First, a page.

Computer Eye Strain

Computer eye strain can be a very important issue to address at work. The sheer numbers of people who work on computers in the workplace make it a point worth repeating and addressing. Those who use computers intensely can easily suffer from eye strain. While it isn't usually a serious problem, it can be uncomfortable.

The symptoms of eye strain include the eyes feeling dry, sore, or watery. It can also cause headaches, blurred vision, a sore neck, and an increased sensitivity to light. Additionally, eye strain caused from computer use also can lead to trouble shifting the focus from a computer screen to paper, as well as seeing after images when you look away from the computer screen.
To help address eye strain, some people may need to be treated for underlying conditions that can be contributing to it. Others may benefit from wearing prescribed glasses while using the computer. Most people also can benefit from doing eye exercises where you periodically look away from the computer screen and focus on something farther away.
Carpal Tunnel Syndrome (CTS)

Carpal Tunnel Syndrome (CTS) has become a more common problem in the United States and it costs businesses a lot of money each year. In fact, the problem has led to an average of 23 days per year of time off for those who suffer from it. According to the U.S Department of Labor this amounts to about $2 billion per year. It is estimated that almost 4 percent of the public suffers from the condition in the U.S.

The wrist is made of small bones that form a carpal tunnel, or groove. The median nerve passes through the tunnel from the hand to the forearm. The nerve is responsible for controlling sensations and feelings in the palm side of your fingers and thumb. When there is recurring pressure put on the nerve, it can lead to swelling, tingling, pain, and a loss of strength in the hand and wrist. People can be affected in both hands, while more often it is in their dominant hand.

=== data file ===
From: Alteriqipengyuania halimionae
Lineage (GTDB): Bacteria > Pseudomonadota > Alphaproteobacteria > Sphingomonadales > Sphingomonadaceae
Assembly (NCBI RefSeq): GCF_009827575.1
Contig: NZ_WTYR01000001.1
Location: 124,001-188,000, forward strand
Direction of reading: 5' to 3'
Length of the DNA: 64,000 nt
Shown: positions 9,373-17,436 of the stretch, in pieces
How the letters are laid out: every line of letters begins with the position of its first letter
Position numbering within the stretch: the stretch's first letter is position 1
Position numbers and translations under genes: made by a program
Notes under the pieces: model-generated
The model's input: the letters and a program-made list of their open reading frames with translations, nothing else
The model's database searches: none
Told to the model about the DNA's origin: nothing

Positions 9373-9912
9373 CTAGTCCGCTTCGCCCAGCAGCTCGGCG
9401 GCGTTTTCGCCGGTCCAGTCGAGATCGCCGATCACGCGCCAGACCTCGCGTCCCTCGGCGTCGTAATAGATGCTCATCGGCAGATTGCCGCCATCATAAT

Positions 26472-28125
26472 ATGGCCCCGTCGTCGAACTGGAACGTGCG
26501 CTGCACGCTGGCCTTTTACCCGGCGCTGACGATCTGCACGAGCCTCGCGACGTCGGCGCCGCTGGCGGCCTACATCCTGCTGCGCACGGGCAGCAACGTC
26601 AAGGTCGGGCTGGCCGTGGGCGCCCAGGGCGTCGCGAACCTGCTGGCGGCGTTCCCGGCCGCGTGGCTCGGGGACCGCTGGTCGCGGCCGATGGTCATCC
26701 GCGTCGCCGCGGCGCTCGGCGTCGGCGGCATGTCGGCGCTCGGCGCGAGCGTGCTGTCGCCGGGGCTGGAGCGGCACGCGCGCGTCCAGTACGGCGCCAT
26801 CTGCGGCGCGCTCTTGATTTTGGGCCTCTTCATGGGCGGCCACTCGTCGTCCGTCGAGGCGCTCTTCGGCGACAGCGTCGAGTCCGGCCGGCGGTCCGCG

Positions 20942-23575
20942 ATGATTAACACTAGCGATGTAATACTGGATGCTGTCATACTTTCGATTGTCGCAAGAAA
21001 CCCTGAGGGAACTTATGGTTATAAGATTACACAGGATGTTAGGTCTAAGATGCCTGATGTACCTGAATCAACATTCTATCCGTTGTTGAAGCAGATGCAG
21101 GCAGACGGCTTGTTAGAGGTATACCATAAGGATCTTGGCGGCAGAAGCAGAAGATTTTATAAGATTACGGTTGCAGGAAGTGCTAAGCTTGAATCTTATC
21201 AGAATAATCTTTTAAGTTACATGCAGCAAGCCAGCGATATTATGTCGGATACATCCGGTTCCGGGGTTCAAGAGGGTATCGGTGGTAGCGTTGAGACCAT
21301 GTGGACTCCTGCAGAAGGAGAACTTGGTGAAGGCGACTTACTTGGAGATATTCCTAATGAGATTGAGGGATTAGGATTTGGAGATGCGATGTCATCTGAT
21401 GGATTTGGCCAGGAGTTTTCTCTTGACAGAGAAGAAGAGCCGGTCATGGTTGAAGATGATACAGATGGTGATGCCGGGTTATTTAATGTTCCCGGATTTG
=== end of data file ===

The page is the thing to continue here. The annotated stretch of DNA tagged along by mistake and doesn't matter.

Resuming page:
While some people may be genetically predisposed to the condition, they can get it from pregnancy or a number of other medical conditions. It is often a result of repetitive movements on the job, or in doing some hobbies. Left untreated it can lead to permanent nerve damage.Treatments include rest, so that the person is not doing the repetitive motion for a while, a wrist splint, medication, physical therapy, and surgery. The treatment depends upon the severity of the condition when diagnosed.

To prevent CTS, it is recommended by the U.S. Department of Health and Human Services that people:

  • Ensure the workspaces are at the correct height and position so that it is comfortable for the person.
  • Take breaks to keep the wrists from swelling.
  • Vary tasks so that you are not doing the same thing all the time.
  • Relax your grip so you are not holding anything tightly, which could cause a strain.
  • Exercise the hands and wrists after using them by doing flexing and bending movements.
  • Keep the muscles warm, even if it means wearing fingerless gloves.
Posture Counts
Millions of people sit in chairs all day at work. While it may sound comforting, the truth is that it can lead to some serious backaches after a while. Having good posture while sitting in an office chair can go a long way toward helping to avoid back pain. Not maintaining good posture can put a strain on muscles and the spine. This can lead to problems with back joints and discs, as well as leading to headaches, fatigue, and neck pain. Good posture is as simple as keeping the body in alignment with its neighboring parts. Having good posture will bring balance to the body so that not just one area is feeling a strain. To address the problem of sitting in an office chair all day, some people get ergonomic office chairs that fit them properly. No matter what type of chair you are in, it is important to take breaks and get up and stretch the muscles periodically.
Working the Midnight Shift
Many people work the midnight shift throughout the country. Whether you refer to it as the graveyard shift, the third shift, or the midnight shift, it can be cause for health concerns. Research has suggested that those on the late shift tend to make more mistakes and may have poorer health. This is because it appears that people on the late shift are often more fatigued, don't eat as healthy, may not exercise regularly, and often drive home when sleepy at the wheel. If someone does have to work the late shift it is important that they maintain a healthy lifestyle in other areas, such as getting enough sleep, down time, eating healthy, and getting enough exercise.